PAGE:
How does Stevie Nicks love Colorado? Let her count the ways.
“My ancestors immigrated there from Cologne, Germany. My late great-aunt lived up in Cripple Creek—she ran a brothel. I have a lot of relatives in Colorado Springs. And I have real bad asthma, and Denver has the best doctors in the world. I feel like Colorado is mine.”
In 1974, Nicks and guitarist Lindsey Buckingham were not getting along; their Buckingham Nicks album had been a commercial failure. Nicks wrote “Landslide” and “Rhiannon” when she was staying in Aspen.
“Lindsey was on the road with Don Everly. I wasn’t making it big in the music business. It had gotten to a point where I was unhappy, tired, lonely and confused. I was in Colorado and surrounded by these incredible mountains, the only time in my life that I’ve lived in the snow, and you realize everything could tumble around you. That’s where the line ‘If you see my reflection in the snow-covered hills’ in ‘Landslide’ comes from. I was trying to figure out what I was going to do, make a decision. I went, ‘Okay, I’m sure we can do it.’ Three months later, Mick Fleetwood called and asked us to join Fleetwood Mac.”
Both “Landslide” and “Rhiannon” became two of the most popular tracks from the 1975 Fleetwood Mac album. Nicks embarked on a solo career in 1981. For several years after U2 eternalized Red Rocks Amphitheatre with Under a Blood Red Sky, other acts were apparently too intimidated to use the legendary outdoor setting for filming. But Nicks broke the ice in 1986, when she filmed the final performance of her American tour at Red Rocks—where she had played two sold-out shows just eight weeks before.
“They told me, ‘You can’t go back so soon and film there, nobody’s gonna come,’” Nicks said. “I said, ‘I can—you don’t understand, this is a sacred thing to me and everybody will be there.’
“And it sold out. I knew in my heart where I should do my movie, where my feet are planted,” she continued. “Every year of two I need to go to Red Rocks and spend some time, whether I’m performing or not. If I ever have children or grandchildren, if I want to explain my legacy to anybody, I’ll put on my Live at Red Rocks…”
Director Marty Callner, who had conceived of most of Nicks’ rock videos, turned Red Rocks into a giant natural sound stage. Backstage, production gear was jammed into every available space: extra audio equipment (a 24-track mobile recording facility was brought in from Los Angeles), pyrotechnic effects and the usual maze of cables and wiring that were part of any filming operation. It took Callner and his helpers three days to set up Red Rocks to their specifications.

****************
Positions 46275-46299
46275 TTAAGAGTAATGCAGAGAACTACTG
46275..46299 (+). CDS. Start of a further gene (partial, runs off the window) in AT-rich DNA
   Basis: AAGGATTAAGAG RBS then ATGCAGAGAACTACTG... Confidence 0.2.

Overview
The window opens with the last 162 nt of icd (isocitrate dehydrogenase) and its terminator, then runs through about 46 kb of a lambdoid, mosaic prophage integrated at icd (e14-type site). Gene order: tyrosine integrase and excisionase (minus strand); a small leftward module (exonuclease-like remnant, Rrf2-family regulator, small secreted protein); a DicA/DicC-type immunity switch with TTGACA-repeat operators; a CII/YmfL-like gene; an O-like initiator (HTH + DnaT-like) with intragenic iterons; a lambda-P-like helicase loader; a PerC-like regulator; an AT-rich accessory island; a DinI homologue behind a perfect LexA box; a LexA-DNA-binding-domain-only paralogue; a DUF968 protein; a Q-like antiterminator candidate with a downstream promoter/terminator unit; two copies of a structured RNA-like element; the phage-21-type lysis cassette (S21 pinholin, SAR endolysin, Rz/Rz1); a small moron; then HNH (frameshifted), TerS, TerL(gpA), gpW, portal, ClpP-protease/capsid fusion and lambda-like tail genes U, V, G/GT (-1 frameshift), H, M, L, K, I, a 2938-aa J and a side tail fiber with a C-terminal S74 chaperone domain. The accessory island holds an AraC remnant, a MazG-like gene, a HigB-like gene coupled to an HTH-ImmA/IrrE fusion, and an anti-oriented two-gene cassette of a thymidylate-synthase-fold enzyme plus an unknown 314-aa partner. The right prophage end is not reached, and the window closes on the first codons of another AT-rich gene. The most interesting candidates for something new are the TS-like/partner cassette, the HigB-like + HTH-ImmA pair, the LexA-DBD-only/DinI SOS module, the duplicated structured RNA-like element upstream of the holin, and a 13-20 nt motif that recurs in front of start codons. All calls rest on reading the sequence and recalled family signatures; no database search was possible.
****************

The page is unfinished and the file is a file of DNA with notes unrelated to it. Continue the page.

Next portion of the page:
Nine cameramen filmed around the stage and one zoomed above the park in a helicopter. And the sellout crowd wasn’t even privy to the majority of the footage. Following the filming of the two-hour concert, the crews ate and then Nicks and her band embarked on another three-hour stint of shooting close-ups sans audience. The equipment wasn’t completely loaded until 9:30 the following morning; another crew was just showing up to oversee the Oak Ridge Boys performance that night.
The resulting video aired on the Showtime cable network under the title Give a Little, then released commercially as Stevie: Live at Red Rocks. The hour-long concert video featured her Top 10 hits (“Dreams,” “Stand Back” and a 15-minute version of “Edge of Seventeen”) and guest performers Peter Frampton and Mick Fleetwood.
Some controversy swirled around the use of special effects. The video included numerous sprawling shots of the mountains and surrounding area, but the directors took the liberty of embellishing the outdoor footage. During “Dreams,” when Nicks got to the line “Thunder only happens when it’s raining,” flashes of lightning were superimposed over the Denver skyline.
The Red Rocks show had ended when 25 doves were released into the crowd. One of the birds refused to leave Nicks’ hand—and fifteen minutes later she was still clutching the dove backstage and demanding that a separate cage be found for him.
“I want to find a good home for him,” she explained. “I want to visit him when I come back next time.”
But Nicks kept him—only it was a her, named Rhiannon, of course.
“She wouldn’t leave. I couldn’t get her away, so I said, ‘I guess this is my dove.’ She lives with me, and I’ve since gotten two more…”